13. Montgomery Bus Boycott, 1955 • The Brown decision gave blacks a great legal victory, but white resistance made it clear that real reform would require direct action on their part. • In 1955, a year after the Brown decision (and its lack of enforcement) Rosa Parks refused to give up her seat on a bus to a white person – as demanded by the Jim Crow laws - and was arrested. Black citizens organized a protest, and thus started the Montgomery bus boycott. The NAACP and the black church were important resources. Rosa Parks sparked a new phase of the civil rights movement – the citizen activist phase in which ordinary people participate in public protests, organize, select leaders, mobilize resources, and work directly to change the system. Rosa used nonviolent civil disobedience to question the morality of Jim Crow laws.

  14. Montgomery Bus Boycott, 1955 • The boycott lasted one year and was successful in several ways: • 1. They won. Seating discrimination was ended in this city. • 2. It demonstrated the power of a unified, organized black community and showed that a mass citizen movement could work. • 3. It produced an articulate and persuasive leader, Martin Luther King, Jr., who was brought in from Atlanta at age 26 to lead the boycott. King is seen here being arrested for “loitering” in Montgomery Alabama in 1958. There were many Jim Crow laws aimed at racial minorities. They were not just about segregation. Some prohibited more than a few black people to stand together on the street, or to simply be present at a certain location. Typically blacks were required to get permits to engage in street protests, which would often be denied, resulting in arrests if they appeared on the street.

  15. Martin Luther King, Jr. • King had three distinct characteristics that inspired others: • 1. He was a minister and adopted a liberal, idealistic interpretation of Christianity. • Emphasis on Jesus as a role model: love and compassion for everyone. • Turn the cheek forgiveness. • Faith in redemption: anyone, even a racist, can see the light if they look for it (hence, his idealism). • 2. He believed in nonviolent civil disobedience to Jim Crow laws as a tool for social change. • Emphasis on Mohandas Gandhi as a role model: organized, nonviolent disobedience of an immoral law serves to challenge its legitimacy. • 3. King was charismatic, he was an excellent orator, and he was never that threatening to whites due to his dignity and philosophy. • King believed that nonviolent protest, wedded to the moral virtues of equality and dignity, would convince white racists to change. This lesson would be used by many in the 1960s.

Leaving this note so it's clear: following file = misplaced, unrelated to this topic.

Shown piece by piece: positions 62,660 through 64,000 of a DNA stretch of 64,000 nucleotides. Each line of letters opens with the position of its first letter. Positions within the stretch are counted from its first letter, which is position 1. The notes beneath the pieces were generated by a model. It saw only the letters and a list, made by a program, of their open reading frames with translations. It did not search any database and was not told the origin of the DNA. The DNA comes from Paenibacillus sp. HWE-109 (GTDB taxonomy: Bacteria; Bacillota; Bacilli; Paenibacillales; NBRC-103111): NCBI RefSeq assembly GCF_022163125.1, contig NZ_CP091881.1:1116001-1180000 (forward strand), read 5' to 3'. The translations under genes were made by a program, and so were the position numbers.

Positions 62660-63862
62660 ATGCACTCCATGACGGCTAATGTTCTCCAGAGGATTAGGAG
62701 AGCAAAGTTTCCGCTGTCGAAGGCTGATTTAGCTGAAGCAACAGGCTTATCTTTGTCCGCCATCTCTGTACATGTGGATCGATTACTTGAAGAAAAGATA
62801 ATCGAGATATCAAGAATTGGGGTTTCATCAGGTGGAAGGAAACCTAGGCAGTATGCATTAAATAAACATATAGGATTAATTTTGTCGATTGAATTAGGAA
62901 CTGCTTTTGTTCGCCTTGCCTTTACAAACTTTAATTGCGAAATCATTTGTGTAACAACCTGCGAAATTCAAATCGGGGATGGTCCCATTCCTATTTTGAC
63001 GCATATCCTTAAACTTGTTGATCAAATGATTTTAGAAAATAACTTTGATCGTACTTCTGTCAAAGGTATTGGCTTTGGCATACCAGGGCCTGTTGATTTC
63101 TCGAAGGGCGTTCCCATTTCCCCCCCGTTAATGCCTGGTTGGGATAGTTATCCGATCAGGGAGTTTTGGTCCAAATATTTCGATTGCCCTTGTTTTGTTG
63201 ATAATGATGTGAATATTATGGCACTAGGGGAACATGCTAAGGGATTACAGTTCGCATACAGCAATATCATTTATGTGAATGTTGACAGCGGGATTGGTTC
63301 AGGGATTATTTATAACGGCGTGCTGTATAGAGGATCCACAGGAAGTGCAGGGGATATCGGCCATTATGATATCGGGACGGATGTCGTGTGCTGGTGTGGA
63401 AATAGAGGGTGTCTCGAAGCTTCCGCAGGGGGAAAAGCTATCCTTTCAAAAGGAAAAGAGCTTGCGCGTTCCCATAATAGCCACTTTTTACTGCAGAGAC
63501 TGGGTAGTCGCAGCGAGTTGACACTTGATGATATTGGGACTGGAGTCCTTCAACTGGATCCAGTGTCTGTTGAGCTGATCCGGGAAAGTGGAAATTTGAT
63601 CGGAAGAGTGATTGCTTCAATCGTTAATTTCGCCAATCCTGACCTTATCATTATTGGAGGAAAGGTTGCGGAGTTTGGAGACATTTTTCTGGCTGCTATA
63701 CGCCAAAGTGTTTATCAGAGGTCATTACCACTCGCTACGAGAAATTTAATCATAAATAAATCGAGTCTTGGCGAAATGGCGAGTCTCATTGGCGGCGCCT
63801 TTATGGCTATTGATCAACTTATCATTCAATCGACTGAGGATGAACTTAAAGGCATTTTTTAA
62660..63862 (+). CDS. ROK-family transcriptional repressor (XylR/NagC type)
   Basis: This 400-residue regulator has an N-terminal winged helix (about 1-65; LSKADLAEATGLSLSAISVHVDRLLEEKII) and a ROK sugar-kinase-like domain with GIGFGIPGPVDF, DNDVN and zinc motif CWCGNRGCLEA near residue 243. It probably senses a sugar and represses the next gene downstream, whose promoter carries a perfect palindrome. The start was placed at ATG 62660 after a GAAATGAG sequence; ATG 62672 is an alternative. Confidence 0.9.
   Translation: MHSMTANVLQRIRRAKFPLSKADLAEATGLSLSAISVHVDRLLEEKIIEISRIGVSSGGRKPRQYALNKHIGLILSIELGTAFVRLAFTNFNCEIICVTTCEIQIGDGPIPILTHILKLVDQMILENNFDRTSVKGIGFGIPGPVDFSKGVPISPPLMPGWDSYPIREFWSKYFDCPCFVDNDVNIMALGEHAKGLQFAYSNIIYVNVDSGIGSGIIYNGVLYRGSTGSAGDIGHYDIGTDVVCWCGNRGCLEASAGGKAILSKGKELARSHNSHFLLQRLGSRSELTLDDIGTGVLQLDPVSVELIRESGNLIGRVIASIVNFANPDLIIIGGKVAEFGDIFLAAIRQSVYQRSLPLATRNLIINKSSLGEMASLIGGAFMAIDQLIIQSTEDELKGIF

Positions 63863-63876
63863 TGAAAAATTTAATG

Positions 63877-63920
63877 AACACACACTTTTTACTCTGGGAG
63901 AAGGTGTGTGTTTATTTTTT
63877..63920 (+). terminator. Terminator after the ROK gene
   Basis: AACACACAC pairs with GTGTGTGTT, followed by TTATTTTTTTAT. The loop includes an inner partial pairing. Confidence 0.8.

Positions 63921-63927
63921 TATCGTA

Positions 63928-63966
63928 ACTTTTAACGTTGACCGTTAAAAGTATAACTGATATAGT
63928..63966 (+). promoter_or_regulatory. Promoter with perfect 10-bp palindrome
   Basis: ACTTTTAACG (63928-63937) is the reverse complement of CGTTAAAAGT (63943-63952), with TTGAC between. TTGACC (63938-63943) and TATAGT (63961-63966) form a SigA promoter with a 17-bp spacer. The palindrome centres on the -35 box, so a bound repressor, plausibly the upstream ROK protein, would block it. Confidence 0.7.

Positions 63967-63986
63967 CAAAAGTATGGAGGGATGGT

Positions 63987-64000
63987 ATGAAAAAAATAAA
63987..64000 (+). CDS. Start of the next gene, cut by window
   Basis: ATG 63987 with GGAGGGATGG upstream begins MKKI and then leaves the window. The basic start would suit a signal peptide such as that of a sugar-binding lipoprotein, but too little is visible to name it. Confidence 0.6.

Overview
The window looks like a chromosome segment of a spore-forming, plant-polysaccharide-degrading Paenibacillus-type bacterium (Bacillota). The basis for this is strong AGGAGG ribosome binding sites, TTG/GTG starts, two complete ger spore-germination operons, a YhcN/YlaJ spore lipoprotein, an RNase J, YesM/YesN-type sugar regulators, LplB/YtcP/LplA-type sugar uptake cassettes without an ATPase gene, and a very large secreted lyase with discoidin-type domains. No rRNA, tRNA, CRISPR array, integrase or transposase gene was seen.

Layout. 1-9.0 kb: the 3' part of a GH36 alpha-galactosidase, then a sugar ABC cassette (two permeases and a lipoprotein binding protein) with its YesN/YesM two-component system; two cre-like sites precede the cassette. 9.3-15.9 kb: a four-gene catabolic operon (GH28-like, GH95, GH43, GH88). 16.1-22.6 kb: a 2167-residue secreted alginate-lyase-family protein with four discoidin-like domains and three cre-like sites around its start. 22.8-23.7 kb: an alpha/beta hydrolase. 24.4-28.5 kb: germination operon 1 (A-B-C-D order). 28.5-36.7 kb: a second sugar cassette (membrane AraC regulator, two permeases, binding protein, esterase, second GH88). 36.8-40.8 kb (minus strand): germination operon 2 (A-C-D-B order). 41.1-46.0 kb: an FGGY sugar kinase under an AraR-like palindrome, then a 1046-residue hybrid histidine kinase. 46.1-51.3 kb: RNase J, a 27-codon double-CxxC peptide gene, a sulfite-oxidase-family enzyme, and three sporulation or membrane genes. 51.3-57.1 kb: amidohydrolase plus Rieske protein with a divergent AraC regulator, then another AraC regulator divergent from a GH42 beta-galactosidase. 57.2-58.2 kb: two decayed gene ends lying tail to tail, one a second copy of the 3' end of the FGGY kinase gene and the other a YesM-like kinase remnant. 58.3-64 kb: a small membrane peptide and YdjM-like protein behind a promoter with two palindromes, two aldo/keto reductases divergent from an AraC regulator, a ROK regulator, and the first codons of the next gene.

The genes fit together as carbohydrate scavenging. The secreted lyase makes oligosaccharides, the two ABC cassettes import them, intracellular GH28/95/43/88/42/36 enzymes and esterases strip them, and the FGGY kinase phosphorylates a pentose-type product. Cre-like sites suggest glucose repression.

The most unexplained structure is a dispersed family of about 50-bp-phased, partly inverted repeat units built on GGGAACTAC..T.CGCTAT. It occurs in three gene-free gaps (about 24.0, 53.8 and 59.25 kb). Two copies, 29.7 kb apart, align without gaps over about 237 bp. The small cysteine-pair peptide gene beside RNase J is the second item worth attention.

16. SCLC forms in 1957 • The success of the Montgomery bus boycott, and the elevation of King as the leader of the movement led to the formation by 1957 of the Southern Christian Leadership Council (SCLC), with King as its leader. • The SCLC adopted the basic goals and strategies of King himself and led the movement during the late 1950s. • Christian, church based (churches are excellent for organizing). • Citizen based: everyone, including black students, were encourage to get involved. • Nonviolent civil disobedience tactics were carefully taught. • Goal: End Jim Crow and work for desegregation and racial equality. • Very inspirational time– a sense of meaning and change was in the air, with NAACP, the SCLC, and new groups forming. King speaking in Chicago, 1960. The SCLC was the premier citizen-based civil rights organization of the late 1950s. The NAACP had a more legalistic approach in its tactics.

  17. Little Rock, 1957 • Following the Brown decision, Little Rock adopted a plan for gradual integration, but white Citizens Councils opposed it, and Arkansas governor Orval Faubus threatened to use the state National Guard to prevent desegregation. • In 1957, 9 black students attempted to enter an all-white high school but were turned down by the Arkansas National Guard. • A threatening white crowd of 1000 gathered at the school forcing the 9 black youth to be evacuated. • The town mayor sent President Eisenhower a telegram requesting Federal troops for protection. • The President sent 1000 army troops and federalized the state National Guard. Under federal troop escort, the 9 children were allowed to enroll at the high School. • The incident forced the federal government’s hand, and Eisenhower finally (albeit reluctantly) had stood for federally enforced school desegregation. This is the scene at Little Rock. Many angry whites viewed federal efforts to help blacks integrate into white schools as “special favors” given to non-whites. This attitude remains quite common on issues like affirmative action even today.

  18. End of 1950s portion of the Civil Rights Movement